Gurgaon, Haryana – 122005
The venue is wifi enabled and has an auditorium, projectors and a board room for parallel tracks if the need arises. Lunch/tea/coffee/snacks would be provided by our prime sponsor – Indiatimes.

Parking : this will be provided inside Indiatimes office; Map:


Camera, action!


Of late there have been some movies which have actually started “moving” ppl into action too. Though the term “movies” was coined to denote movement of characters on the screen like “talkies” denoted talking, it’s good to see that the movement and the impact can be felt outside the cinema hall too. Here I am not talking about a certain Vijay or a certain Gabbar or even a trademark wolfwhistle – “oye oye, oye o-o-wa” – things which are permanently etched into people’s memories due to the movies. I am talking about deeper impacts. When Black was released some ppl went ahead to say that watching it once would change you for life, one would walk out a better person. Well, that’s too tall a claim and may be true only for people who are so far removed from the normal world that they have no idea how a world of darkness and silence, looks or sounds like. It may hold good for people who have had a sheltered life with lady luck smiling down on them right from the day they were born. Anyhow, the kind of action I was talking about is more mass oriented and more prominent in two releases of this year – Rang De Basanti and Lage Raho Munna Bhai.

Both movies talk about freedom fighters and how the central characters in the script are really affected by them. Enough to implement their more than half a decade old principles in today’s world, for it seems today’s generation has forgotten the basis on which independent India managed to free herself. The same principles should ideally be sought in today’s world too. But most people think they are too outdated for today’s circumstances. Both movies manage to show us that it is not so and that by sticking to a line of thought one can indeed transform India. Both movies saw mass public action. With RDB it has become a trend to hold any protest at India gate by lighting candles. Whether it is a dharna for the RTI or a candle light vigil for Jessica Lal’s case. Maybe in emulating those actions it makes them feel heroic because it was the heroes (in the movies) who chose to tread that path. Ironically though it was real life heroes who went down that path in history, public trend failed to form on the basis of just that. With LRMB, again the main character chose to tread a path which has been assumed to fail before it even started. But towards the end we are shown how that is not the case and that patience and non-violence can actually work wonders with a feel good factor to boot. With LRMB, terms like “Gandhigiri” and “chemical locha” have entered our common vocabulary (google it and you shall believe). People have started sending get well soon cards and flowers to get any issues resolved like trying to get a liquor shop shift from in front of a prayer place.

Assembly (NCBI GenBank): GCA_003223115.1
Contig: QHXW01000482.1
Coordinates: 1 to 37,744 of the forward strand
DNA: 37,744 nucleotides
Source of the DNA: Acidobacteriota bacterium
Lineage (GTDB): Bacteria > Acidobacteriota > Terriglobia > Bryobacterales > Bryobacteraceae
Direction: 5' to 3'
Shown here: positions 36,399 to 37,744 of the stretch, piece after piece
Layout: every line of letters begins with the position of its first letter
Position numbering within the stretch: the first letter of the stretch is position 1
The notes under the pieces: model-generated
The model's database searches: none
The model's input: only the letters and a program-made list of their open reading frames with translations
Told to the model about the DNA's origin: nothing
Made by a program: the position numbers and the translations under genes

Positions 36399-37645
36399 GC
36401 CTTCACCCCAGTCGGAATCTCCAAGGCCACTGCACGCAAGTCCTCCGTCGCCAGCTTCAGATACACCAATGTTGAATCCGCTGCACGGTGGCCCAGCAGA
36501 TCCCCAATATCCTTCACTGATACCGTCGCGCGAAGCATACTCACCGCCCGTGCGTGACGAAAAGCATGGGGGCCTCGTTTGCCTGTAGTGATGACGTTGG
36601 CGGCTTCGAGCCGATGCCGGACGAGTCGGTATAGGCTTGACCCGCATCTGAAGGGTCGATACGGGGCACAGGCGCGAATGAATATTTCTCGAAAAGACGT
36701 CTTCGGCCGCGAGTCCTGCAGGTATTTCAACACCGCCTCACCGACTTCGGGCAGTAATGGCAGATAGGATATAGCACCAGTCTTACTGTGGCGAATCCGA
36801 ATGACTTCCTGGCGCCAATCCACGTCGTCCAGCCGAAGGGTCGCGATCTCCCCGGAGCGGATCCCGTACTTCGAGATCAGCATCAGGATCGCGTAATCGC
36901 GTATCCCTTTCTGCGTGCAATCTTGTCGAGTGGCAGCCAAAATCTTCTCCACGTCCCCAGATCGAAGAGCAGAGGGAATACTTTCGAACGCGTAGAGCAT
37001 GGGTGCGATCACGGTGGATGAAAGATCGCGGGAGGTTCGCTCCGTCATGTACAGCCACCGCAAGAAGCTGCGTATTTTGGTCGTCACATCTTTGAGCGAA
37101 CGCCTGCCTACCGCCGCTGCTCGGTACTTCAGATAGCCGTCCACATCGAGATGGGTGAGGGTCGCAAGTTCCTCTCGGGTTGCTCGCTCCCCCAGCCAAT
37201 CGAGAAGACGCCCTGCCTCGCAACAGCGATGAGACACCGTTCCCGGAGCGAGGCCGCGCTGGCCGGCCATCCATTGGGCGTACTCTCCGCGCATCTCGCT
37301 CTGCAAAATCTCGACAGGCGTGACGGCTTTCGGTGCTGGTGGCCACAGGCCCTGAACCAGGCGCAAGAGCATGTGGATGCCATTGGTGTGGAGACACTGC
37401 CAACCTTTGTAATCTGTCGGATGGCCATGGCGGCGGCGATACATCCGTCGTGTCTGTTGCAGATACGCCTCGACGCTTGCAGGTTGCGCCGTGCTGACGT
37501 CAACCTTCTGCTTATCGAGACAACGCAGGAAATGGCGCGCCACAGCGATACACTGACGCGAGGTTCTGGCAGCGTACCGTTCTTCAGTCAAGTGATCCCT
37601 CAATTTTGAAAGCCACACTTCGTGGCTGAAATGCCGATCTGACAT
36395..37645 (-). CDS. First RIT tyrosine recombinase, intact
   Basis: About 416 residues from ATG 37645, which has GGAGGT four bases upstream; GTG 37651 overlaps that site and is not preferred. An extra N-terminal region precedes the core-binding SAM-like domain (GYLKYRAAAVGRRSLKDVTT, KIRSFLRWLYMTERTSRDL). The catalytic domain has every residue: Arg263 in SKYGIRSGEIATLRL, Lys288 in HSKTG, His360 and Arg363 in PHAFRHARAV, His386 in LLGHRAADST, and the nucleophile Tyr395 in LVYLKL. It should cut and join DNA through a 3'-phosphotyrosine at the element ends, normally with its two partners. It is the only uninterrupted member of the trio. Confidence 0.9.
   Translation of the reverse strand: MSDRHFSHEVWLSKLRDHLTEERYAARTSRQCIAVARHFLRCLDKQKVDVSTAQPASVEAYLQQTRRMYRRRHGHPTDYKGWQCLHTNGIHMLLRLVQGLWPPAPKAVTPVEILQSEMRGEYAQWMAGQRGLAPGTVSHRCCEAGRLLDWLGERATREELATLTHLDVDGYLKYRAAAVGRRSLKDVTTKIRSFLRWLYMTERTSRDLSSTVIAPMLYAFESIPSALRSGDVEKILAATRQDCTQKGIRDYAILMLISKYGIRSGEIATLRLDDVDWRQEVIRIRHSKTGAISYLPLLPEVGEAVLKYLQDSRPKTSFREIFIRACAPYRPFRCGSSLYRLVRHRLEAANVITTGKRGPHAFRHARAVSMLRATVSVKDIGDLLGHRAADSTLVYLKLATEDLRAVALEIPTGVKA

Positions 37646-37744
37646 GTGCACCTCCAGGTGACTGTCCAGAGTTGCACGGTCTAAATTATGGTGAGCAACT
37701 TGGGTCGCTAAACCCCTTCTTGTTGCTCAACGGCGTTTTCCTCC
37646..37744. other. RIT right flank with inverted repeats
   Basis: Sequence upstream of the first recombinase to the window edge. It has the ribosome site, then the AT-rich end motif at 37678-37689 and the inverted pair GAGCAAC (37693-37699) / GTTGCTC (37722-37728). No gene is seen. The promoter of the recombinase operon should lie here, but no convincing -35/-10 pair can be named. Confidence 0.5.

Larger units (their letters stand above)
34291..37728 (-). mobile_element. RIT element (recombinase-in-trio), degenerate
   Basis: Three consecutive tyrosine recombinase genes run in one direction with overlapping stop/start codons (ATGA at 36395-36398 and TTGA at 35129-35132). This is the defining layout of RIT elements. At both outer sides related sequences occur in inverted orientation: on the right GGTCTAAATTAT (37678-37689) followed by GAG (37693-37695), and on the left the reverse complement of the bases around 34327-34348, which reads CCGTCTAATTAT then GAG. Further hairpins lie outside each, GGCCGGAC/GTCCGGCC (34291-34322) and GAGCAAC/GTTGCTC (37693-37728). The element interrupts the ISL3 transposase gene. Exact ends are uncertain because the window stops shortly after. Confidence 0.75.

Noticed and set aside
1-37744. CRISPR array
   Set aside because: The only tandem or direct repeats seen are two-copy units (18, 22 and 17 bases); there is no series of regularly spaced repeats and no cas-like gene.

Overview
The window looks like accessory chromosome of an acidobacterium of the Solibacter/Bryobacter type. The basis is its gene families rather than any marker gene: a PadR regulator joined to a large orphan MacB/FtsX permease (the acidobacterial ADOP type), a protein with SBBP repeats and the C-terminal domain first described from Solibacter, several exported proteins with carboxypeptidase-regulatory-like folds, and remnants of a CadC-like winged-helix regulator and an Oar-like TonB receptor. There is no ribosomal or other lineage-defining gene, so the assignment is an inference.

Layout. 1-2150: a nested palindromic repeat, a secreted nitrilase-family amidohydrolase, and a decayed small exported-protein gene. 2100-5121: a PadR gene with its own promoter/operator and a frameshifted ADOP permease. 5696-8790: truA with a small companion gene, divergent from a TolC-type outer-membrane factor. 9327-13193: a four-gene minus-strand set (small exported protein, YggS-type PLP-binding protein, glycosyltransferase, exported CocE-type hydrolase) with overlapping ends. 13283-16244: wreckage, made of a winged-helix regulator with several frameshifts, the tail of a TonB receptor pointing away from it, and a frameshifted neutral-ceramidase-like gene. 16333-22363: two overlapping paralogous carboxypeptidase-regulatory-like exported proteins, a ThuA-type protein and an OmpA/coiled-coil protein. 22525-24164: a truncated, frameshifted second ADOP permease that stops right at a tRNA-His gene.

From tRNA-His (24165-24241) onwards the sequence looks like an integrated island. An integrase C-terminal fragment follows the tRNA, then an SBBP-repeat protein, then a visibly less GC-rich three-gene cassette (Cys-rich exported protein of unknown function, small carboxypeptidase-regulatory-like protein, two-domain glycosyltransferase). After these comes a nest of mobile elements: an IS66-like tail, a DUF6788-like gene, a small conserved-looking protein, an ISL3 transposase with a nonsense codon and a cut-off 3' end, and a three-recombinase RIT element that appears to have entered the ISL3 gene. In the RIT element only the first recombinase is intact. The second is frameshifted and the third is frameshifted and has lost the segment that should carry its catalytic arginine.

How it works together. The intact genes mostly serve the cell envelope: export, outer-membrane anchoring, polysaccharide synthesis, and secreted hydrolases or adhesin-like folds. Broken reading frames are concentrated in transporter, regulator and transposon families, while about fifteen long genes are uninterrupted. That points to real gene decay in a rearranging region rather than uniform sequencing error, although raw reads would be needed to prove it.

But where both movies differ is the way to protest. While RDB promotes Sarfroshi, LRMB promotes non-violence. Two very opposite lines of thought. Nevertheless people choose wherever they fit, which is what matters eventually. At least an intention to make a positive difference.

A good moral at the end of the stories apart, one thing is very prominent in both movies. Both of them show the advent of radio broadcasting and the extent to which it penetrates our daily life. The video never killed the radio star. It’s an instant formula to spreading information. It’s a very strong tool if put in the right hands. That makes me wonder, observing as I have been, how many years before they show a movie where the same information dissemination is done via blogging.


Pehchaan Kaun


The other day Sharmila aunty called at our residence number. Arrey wahee, Soha’s mom. Can still not place her? Ok, considering that Saif’s more popular – his mom as well. But it’s good that I did not receive her call. I would have been all over myself trying to talk to her and would not have been putting up a faux front like this. I don’t even remember how she introduced herself. But I am sure, had I or my parents picked up that call, we would have started bombarding her like those overwhelmed fans of Amitabh Bacchan on KBC.